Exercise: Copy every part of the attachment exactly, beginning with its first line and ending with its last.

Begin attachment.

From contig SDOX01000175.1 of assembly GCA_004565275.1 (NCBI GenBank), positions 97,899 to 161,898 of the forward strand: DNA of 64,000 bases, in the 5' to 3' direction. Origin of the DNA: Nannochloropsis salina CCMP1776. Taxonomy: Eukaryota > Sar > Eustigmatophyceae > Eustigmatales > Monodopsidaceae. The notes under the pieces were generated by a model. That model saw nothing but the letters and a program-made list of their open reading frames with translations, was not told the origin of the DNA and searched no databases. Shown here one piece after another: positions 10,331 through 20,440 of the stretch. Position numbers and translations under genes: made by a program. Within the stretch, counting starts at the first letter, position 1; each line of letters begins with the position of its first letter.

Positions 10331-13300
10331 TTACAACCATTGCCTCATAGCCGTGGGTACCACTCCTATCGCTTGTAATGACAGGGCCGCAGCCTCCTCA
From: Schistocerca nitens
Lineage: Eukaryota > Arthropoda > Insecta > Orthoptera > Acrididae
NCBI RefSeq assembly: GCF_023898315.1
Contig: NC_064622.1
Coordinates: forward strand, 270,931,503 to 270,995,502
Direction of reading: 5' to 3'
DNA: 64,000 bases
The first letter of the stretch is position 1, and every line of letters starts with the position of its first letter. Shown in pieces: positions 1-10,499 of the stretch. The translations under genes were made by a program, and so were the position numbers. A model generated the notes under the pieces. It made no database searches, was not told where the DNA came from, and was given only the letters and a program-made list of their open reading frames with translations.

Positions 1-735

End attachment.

From contig SDOX01000175.1 of assembly GCA_004565275.1 (NCBI GenBank), positions 97,899 to 161,898 of the forward strand: DNA of 64,000 bases, in the 5' to 3' direction. Origin of the DNA: Nannochloropsis salina CCMP1776. Taxonomy: Eukaryota > Sar > Eustigmatophyceae > Eustigmatales > Monodopsidaceae. The notes under the pieces were generated by a model. That model saw nothing but the letters and a program-made list of their open reading frames with translations, was not told the origin of the DNA and searched no databases. Shown here one piece after another: positions 10,331 through 20,440 of the stretch. Position numbers and translations under genes: made by a program. Within the stretch, counting starts at the first letter, position 1; each line of letters begins with the position of its first letter.

Positions 10331-13300
10331 TTACAACCATTGCCTCATAGCCGTGGGTACCACTCCTATCGCTTGTAATGACAGGGCCGCAGCCTCCTCA
From: Schistocerca nitens
Lineage: Eukaryota > Arthropoda > Insecta > Orthoptera > Acrididae
NCBI RefSeq assembly: GCF_023898315.1
Contig: NC_064622.1
Coordinates: forward strand, 270,931,503 to 270,995,502
Direction of reading: 5' to 3'
DNA: 64,000 bases
The first letter of the stretch is position 1, and every line of letters starts with the position of its first letter. Shown in pieces: positions 1-10,499 of the stretch. The translations under genes were made by a program, and so were the position numbers. A model generated the notes under the pieces. It made no database searches, was not told where the DNA came from, and was given only the letters and a program-made list of their open reading frames with translations.

Positions 1-735